November 18, 2004



US Beef Exports Suffer Setback with Possible New Mad Cow Disease Case


A possible new case of mad cow disease is now being verified in the US, rattling the nation's cattle industry, food processors and beef-oriented restaurant chains.


Additional checks are being conducted after initial testing proved inconclusive on the suspect brain tissue. Officials said the animal never entered the food or feed chain.


The Agriculture Department gave no information on the location or origin of the slaughtered animal, and said results from advanced tests were not expected before four to seven days.


Ranches and businesses dependent on beef are still feeling financial effects from the nation's only confirmed case of the fatal brain-wasting disease last December.


Thursday's announcement sent cattle prices tumbling on fears that foreign markets would remain closed to US beef.


Mad cow disease, or bovine spongiform encephalopathy, attacks an animal's nervous system. People who eat food contaminated with BSE can contract variant Creutzfeldt-Jakob disease, a rare disease that is nearly always fatal.


"The inconclusive result does not mean we have found another case of BSE in this country," said Andrea Morgan, associate deputy administrator of the USDA's Animal and Plant Health Inspection Service.


The "inconclusive result" was the same term the agency used in June when two potential cases turned out to be false alarms. Inconclusive results "are a normal component of screening tests, which are designed to be extremely sensitive so they will detect any sample that could possibly be positive," according to Morgan.


"USDA remains confident in the safety of the US beef supply," she added.


An industry representative seconded that view.


"Inconclusive test results are just what they sound like - inconclusive," said J. Patrick Boyle, president of the American Meat Institute. "Regardless of the outcome of this test result, US beef is safe."


Alisa Harrison, an Agriculture Department spokeswoman, said the animal in question was among "high-risk animals" subjected to the new screening procedures. Those are animals that died on the farm, have trouble walking or showed signs of nerve damage.


She said no quarantines have been established on slaughterhouses, feedlots or farms. "There's no reason to do that since it's an inconclusive result," Harrison said. "Should it be positive, we will be ready."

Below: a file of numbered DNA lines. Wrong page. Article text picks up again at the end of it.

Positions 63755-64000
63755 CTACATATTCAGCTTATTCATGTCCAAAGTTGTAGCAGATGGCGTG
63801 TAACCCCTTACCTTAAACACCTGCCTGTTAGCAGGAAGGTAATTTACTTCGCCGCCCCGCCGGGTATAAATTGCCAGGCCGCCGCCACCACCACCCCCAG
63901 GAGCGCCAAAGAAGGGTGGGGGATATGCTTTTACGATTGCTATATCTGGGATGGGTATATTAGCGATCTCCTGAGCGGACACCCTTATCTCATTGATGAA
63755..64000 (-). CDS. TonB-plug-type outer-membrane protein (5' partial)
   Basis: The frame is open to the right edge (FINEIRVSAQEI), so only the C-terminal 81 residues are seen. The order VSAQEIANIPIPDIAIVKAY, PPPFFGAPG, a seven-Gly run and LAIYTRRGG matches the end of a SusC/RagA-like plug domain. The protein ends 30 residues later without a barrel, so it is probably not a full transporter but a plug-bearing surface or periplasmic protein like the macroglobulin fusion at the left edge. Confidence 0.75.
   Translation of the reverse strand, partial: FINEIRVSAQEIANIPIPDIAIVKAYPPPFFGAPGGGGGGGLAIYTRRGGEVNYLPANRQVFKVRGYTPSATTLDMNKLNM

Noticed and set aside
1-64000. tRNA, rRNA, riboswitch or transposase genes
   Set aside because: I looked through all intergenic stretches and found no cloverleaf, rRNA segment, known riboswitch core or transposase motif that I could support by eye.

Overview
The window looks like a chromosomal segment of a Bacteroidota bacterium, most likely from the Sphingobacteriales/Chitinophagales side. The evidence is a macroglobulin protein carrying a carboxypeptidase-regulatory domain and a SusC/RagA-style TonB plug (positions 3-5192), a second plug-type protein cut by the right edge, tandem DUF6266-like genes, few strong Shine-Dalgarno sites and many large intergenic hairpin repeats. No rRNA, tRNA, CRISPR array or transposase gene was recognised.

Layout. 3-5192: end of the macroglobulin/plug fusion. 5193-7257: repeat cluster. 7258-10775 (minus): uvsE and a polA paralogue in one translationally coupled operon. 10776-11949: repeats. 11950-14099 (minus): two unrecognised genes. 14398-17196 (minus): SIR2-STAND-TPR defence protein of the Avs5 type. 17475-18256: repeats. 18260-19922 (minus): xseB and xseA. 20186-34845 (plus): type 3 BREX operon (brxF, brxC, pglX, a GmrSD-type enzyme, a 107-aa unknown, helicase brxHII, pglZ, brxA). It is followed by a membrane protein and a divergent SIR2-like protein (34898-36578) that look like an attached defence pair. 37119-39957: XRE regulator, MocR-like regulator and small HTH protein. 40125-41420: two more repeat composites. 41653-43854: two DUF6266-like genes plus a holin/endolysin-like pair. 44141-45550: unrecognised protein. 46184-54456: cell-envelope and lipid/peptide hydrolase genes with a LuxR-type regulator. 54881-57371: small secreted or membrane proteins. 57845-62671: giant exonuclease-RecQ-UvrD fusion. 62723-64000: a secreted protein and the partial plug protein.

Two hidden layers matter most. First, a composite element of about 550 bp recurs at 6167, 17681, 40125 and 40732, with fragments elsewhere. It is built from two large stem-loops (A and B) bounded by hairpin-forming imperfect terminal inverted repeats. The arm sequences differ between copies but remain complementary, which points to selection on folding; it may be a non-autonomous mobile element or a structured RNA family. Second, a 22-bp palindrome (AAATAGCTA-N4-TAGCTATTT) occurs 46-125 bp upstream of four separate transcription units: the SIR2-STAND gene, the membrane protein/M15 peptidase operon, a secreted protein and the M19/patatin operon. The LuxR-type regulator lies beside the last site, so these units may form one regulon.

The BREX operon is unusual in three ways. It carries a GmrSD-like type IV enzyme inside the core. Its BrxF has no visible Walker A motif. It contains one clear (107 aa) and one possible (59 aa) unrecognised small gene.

In the only confirmed US case, a Canadian-born Holstein was found to have been infected in Washington state last December. More than 40 countries shut off imports of US beef, and more than 700 additional cattle in Washington state, Oregon and Idaho were killed as a precaution.


Many of those bans remain in place. The announcement of a possible new case comes less than a month after US negotiators reached tentative agreements with both Japan and Taiwan to resume US beef and beef product shipments.


Morgan, the USDA official, did not anticipate the new announcement would affect those negotiations because of safeguards that are now in place as well as "measures that we have already taken to date."


Exports represent about $3.8 billion of America's $40 billion a year beef industry.


The Bush administration is working to establish a national identification system for tracking livestock and poultry from birth through the production chain.


The USDA said in a statement that information about the animal and origin would be released only if the tests come back positive.


The agency says it has performed rapid screening tests on over 113,000 cattle since an enhanced surveillance program began June 1 on cattle considered at high risk for BSE - and that this was only the third time samples had been sent on to the next level of testing.


The two earlier samples, both in June, were deemed "inconclusive," and additional tests came back negative.


Thursday's announcement triggered a flurry of assertions by state agriculture officials that the animal did not come from their states. Other states' officials said they had no information on the origin.


Jan Lyons, a Kansas cattle producer who is the president of the National Cattlemen's Beef Association said the brain tissue sample had been sent to a national agricultural laboratory in Ames, Iowa. "We can't assume at this point that this 'inconclusive' represents a positive case," Lyons said.


The Consumer Federation of America suggested that the "inconclusive" label was itself misleading, and that the government should have reported the finding as a "preliminary positive." Still, said federation official Carol Tucker, "there is no reason for consumers to be alarmed by the announcement."

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